Tuesday, September 11, 2018

USPTO Files Petition for Writ of Certiorari in Brunetti "FUCT" Case

On September 7, 2018, the USPTO filed at the Supreme Court a Petition for a Writ of Certiorari (pdf here) in Iancu v. Brunetti, seeking the Court's review of the judgment of the U.S. Court of Appeals for the Federal Circuit in In re Brunetti, 125 USPQ2d 1072 (Fed. Cir. 2017) [TTABlogged here]. The CAFC ruled in Brunetti that the Section 2(a) bar on registering immoral or scandalous marks is an unconstitutional restriction of free speech. The CAFC therefore reversed the decision of the TTAB that had affirmed the USPTO's refusal to register the mark FUCT for athletic apparel on the ground that the mark is vulgar and therefore scandalous.



In its petition, the Government poses the following question:

QUESTION PRESENTED

Section 2(a) of the Lanham Act, 15 U.S.C. 1052(a), provides in pertinent part that a trademark shall be refused registration if it “[c]onsists of or comprises immoral * * * or scandalous matter.” The question presented is as follows:

Whether Section 1052(a)’s prohibition on the federal registration of “immoral” or “scandalous” marks is facially invalid under the Free Speech Clause of the First Amendment.

The Government argues that Matal v. Tam is not controlling because the bar on scandalous marks is not viewpoint discriminatory. Rather, restrictions on profanity and sexual images are viewpoint neutral. Neither of the lead opinions in Matal v. Tam concluded that strict scrutiny applies to viewpoint-neutral limitations on the registrability of trademarks.

The Government contends that Section 2(a)'s ban on registration of scandalous marks does not abridge the right to freedom of speech because it does not restrict the terms or images that may be used as trademarks. The CAFC therefore erred in treating the ban as an affirmative restriction on speech.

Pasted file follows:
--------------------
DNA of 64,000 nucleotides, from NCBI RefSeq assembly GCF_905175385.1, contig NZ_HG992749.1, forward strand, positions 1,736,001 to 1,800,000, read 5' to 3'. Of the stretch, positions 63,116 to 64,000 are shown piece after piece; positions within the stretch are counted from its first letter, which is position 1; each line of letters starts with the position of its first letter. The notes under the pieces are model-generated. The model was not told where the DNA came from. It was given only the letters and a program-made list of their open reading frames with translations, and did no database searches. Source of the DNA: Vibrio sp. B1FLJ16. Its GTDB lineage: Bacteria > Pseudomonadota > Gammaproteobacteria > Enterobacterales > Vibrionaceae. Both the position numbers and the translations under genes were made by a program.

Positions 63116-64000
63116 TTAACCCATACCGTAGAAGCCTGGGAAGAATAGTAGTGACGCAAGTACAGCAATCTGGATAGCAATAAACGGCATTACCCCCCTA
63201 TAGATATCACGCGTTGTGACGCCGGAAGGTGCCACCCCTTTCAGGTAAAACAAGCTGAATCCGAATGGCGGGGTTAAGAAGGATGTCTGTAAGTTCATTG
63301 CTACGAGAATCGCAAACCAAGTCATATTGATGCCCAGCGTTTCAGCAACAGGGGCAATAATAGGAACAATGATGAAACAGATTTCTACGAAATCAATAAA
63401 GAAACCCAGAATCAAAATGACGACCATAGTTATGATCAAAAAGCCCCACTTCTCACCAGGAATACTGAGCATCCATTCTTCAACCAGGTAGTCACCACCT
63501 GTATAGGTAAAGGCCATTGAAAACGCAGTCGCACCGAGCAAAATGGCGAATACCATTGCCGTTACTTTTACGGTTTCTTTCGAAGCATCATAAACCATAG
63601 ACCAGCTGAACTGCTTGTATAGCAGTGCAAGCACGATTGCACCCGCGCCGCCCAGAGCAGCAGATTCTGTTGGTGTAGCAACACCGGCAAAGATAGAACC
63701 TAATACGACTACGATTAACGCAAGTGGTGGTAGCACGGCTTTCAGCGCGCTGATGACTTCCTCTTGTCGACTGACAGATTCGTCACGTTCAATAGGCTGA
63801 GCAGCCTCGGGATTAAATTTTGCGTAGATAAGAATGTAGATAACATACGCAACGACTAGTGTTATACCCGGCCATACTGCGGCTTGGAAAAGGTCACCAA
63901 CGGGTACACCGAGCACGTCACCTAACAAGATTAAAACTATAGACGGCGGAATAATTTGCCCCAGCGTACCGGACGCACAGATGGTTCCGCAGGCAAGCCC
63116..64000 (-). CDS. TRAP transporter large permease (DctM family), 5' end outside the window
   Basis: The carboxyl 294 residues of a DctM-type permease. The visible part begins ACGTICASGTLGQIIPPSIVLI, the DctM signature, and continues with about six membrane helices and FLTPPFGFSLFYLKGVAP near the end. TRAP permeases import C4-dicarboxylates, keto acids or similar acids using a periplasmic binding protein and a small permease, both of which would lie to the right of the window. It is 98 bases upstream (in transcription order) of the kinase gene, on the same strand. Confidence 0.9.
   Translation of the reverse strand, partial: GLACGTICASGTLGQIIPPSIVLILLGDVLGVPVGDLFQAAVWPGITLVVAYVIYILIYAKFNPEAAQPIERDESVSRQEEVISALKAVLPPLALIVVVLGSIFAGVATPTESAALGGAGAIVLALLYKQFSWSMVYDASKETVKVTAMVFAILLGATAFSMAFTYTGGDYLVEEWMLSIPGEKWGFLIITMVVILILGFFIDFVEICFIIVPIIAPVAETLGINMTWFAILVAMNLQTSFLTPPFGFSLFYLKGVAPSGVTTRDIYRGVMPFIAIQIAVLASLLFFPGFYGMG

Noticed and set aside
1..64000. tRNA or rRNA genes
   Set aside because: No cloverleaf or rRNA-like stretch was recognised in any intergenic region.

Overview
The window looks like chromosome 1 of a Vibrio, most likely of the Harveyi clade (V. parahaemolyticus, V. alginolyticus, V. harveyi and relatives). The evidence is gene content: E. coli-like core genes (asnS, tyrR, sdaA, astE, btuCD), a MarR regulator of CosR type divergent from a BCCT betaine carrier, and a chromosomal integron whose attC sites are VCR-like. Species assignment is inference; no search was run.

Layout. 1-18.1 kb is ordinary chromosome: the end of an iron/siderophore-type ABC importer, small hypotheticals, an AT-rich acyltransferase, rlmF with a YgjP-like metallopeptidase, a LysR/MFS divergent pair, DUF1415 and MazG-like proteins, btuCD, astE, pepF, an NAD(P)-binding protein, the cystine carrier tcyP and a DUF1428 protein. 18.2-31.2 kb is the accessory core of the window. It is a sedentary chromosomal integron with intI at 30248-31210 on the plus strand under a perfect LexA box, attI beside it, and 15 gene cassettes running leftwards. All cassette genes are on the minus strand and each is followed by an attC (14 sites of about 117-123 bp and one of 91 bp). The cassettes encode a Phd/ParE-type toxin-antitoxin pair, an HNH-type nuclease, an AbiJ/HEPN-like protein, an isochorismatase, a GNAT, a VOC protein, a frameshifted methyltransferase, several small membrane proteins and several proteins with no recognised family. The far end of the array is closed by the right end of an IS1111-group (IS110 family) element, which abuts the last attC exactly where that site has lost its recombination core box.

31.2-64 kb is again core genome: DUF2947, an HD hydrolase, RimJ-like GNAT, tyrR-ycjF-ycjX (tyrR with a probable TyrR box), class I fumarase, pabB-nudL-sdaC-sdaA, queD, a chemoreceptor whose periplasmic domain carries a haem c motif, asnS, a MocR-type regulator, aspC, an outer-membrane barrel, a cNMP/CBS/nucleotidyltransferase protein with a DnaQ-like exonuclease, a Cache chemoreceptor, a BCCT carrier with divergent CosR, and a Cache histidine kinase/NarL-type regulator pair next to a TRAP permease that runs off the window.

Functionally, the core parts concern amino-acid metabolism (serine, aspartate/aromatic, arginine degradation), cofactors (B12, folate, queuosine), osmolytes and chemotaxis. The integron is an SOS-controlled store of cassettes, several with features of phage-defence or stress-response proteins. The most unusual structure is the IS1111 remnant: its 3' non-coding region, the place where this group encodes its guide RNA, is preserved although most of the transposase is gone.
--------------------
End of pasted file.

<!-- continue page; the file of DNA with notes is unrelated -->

The court also erred, says the Government, in deeming the government-subsidy decisions inapplicable, in failing to recognize that the trademark-registration scheme operates only in the commercial sphere, and in dismissing the Government's legitimate justifications for denying the benefits of registration to sexually explicit content.

Registration of a trademark does not signal government endorsement of any particular product, service, mark, name, or registrant. But the government’s registration of a scandalous term as a trademark, which results in publication of that mark on the Principal Register and allows the registrant to use the mark with the ® symbol, would convey to the public that the United States regards scandalous images and terms as appropriate source identifiers in commerce. Congress could also reasonably conclude that commercial actors are more likely to choose marks for which the advantages of federal registration are available, and it could reasonably decline to provide this incentive to the use of sexual imagery and other scandalous marks. Those government interests are fully sufficient to justify Section 1052(a)’s exclusion of such marks from the federal trademark-registration program.

Read comments and post your comment here.

TTABlog comment: I wonder how Supreme Court nominee Kavanaugh feels about Brunetti's mark?

Text Copyright John L. Welch 2018.

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